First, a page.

Rep Disowns Colleague On Controversial Media Bill


The Deputy Chairman of the House of Representatives Committee on Communications, Unyime Idem, has disowned the controversial clauses in the National Broadcasting Commission Act 2004 (Amendment) Bill 2020, which has generated public outcry.

Idem, who spoke to our correspondent on the telephone on Friday, said the clauses, which seek to restrict broadcasting in Nigeria, were part of a similar bill sponsored by the lawmaker representing Ogo Oluwa/Surulere Federal Constituency in Oyo State, Olusegun Odebunmi.

Interestingly, Odebunmi, who is the Chairman of the Committee on Information, National Orientation, Ethics and Values, has also sponsored the Nigerian Press Council Act (Amendment) Bill, which has become another subject of controversy.

Idem, a member of the Peoples Democratic Party representing Ukanafun/Oruk Anam Federal Constituency in Akwa Ibom State, said following his sponsorship of the NBC Act Amendment Bill, two other lawmakers, including Odebunmi, also sponsored bills proposing other amendments to the Act, which the House harmonised into a bill.

The legislation is titled, ‘A Bill for an Act to Amend the National Broadcasting Act. Cap. N11, Laws of the Federation of Nigeria, 2004, to Strengthen the Commission and Make It More Effective to Regulate Broadcasting in Nigeria, to Provide for Payment of All Monies Received by the Commission into the Federation Account in Accordance with Section 162 of the Constitution of the Federal Republic of Nigeria, 1999, and Encourage Liberal Openness and Favourable Competition in the Industry.’

The lawmaker said, “I am going to send a rejoinder to you. The aspect that I actually moved is not the one that is generating reactions. My own was the angle of the NBC having powers to regulate tariffs. Mine is just about tariffs.

“The one (proposing) to shut down TV stations and the rest of them were handled by Odebunmi, my colleague; he was the one that proposed the other one that talks about shutting down TV stations.

“The bills were harmonised, but I was not part of the original plan. What happened is that, based on the Standing Orders of the House, the moment people come with two or three amendments (with different bills), they have to be consolidated. Even at that, if you want to separate it to know your own amendments, you can still determine that. But since the amendment process started, I have not been part of it; I cannot even speak on it. I can only speak on my own amendments.”

Meanwhile, Odebunmi has said proposals in the NPC Act (Amendment) Bill are to remove the identified and existing hindrances and bottlenecks standing in the way of optimum performance of the NPC.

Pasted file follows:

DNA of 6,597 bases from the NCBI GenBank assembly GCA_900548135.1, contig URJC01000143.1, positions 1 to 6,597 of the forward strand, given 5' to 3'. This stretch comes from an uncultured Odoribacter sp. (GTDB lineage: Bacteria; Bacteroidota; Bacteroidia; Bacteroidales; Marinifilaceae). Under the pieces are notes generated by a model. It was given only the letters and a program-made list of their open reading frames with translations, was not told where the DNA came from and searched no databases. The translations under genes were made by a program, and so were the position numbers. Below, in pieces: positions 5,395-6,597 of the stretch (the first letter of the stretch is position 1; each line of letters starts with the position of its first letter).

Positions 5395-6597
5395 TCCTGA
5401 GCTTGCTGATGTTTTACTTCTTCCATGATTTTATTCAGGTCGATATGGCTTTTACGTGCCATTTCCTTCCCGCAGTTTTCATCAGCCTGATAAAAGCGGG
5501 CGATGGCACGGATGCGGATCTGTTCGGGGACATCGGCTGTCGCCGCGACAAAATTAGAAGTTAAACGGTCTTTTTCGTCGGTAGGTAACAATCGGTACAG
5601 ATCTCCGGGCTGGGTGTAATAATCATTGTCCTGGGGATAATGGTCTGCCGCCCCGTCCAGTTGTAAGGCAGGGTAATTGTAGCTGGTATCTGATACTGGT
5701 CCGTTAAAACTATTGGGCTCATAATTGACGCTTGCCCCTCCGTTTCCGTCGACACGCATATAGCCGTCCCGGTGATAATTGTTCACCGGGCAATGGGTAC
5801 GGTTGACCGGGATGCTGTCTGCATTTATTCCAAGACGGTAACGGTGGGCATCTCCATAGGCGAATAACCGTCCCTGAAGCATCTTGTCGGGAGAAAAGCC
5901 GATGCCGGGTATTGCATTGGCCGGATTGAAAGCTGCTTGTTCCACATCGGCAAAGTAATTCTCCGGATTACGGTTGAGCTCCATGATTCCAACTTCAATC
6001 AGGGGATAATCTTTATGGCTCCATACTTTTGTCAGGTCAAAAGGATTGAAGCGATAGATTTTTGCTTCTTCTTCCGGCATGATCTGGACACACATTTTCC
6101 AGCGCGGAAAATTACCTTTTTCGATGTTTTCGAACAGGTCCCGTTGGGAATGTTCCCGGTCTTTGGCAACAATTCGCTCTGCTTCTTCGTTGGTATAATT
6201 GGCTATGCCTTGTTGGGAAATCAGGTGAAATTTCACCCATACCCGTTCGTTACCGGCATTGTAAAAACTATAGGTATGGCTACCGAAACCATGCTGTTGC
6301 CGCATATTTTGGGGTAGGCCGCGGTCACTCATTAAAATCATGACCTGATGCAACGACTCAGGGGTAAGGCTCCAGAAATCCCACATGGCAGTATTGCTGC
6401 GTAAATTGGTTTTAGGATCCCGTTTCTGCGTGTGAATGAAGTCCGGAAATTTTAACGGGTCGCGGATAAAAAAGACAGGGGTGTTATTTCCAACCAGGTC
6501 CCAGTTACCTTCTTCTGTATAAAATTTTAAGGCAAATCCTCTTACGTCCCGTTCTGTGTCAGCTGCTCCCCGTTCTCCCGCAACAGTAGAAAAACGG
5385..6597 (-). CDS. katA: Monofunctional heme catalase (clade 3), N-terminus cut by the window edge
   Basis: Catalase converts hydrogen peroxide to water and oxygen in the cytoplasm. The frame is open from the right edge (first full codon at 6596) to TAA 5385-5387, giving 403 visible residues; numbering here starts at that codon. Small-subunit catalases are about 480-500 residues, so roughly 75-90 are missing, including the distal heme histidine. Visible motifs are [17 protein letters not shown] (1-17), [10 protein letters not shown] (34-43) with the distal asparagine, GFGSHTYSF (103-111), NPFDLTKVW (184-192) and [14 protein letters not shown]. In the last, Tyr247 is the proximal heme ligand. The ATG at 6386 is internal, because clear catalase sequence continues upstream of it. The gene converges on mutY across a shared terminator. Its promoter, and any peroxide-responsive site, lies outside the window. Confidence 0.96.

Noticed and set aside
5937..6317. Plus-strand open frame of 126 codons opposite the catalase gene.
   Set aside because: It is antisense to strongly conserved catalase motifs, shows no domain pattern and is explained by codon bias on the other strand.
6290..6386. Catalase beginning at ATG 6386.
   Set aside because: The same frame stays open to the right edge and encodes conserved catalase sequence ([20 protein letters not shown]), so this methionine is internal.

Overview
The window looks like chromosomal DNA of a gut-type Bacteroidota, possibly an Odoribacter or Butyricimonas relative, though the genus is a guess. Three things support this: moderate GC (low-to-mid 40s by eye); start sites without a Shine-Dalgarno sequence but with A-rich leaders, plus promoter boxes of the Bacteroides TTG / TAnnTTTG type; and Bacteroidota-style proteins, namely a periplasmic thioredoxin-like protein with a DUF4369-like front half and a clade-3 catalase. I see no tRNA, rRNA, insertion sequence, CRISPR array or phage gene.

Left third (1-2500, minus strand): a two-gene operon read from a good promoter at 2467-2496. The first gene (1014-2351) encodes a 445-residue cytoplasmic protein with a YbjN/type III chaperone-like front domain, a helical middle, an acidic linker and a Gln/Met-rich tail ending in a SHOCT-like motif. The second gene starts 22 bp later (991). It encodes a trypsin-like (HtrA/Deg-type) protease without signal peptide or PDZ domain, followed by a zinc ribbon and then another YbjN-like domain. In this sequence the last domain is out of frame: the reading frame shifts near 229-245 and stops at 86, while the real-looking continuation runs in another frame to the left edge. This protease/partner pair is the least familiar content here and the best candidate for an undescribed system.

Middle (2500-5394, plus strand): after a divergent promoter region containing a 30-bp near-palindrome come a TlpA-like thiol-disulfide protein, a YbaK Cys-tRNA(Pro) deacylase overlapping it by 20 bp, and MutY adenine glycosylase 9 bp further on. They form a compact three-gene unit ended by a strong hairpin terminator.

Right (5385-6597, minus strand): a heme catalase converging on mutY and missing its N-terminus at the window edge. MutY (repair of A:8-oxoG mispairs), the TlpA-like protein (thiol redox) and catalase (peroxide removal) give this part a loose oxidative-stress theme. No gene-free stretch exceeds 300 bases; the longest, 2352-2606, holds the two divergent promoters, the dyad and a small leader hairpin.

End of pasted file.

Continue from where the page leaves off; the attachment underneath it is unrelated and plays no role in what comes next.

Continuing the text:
The All Progressives Congress member, in a statement issued on Friday, said the bill, which he sponsored, was initiated with an independent mind and a view to making the council be in tune with current realities in the media industry.

The statement titled, ‘Nigerian Press Council Amendment Bill Would Not Infringe on Freedom of Expression – Odebunmi,’ said the lawmaker was reacting to the reactions from the public about the bill.

Odebunmi, however, maintained that the call for the establishment of a press code was to protect and guide the NPC to “checkmate and reduce quackery and merchants of fake news as well as promoter of hate speech, which is already affecting the integrity of the noble profession of media practices in Nigeria.”

He said, “Specifically, the bill in Section 2 attempts to amend the existing section by substituting Section 2 for a new Section 2 by separating the council from the board to the council, where the council to be headed by the executive secretary will be responsible for the day to day administration of the council.

“The board to the council, which will comprise representatives from all stakeholders, including the Nigeria Union of Journalists, (Nigerian) Guild of Editors, Newspapers Proprietors Association of Nigeria, members of the public, etc., will be represented and serve as a board. This is as applicable in a sister agency like the National Broadcasting Commission. In essence, the two important bodies will exist simultaneously and in their respective capacities.

“Furthermore, the increase in fines and penalties for persons/individuals or body corporate(s) that violate any of the provisions of the laws are mere upgrading as these fines are already in the existing Press Council Act; they were only raised to reflect the current situation.

“In essence, a deep study of the bill shows that there is nowhere the bill removed, modified or tampered with any section or sub-section of the existing Press Council Act where media freedom and that of expression is provided.”

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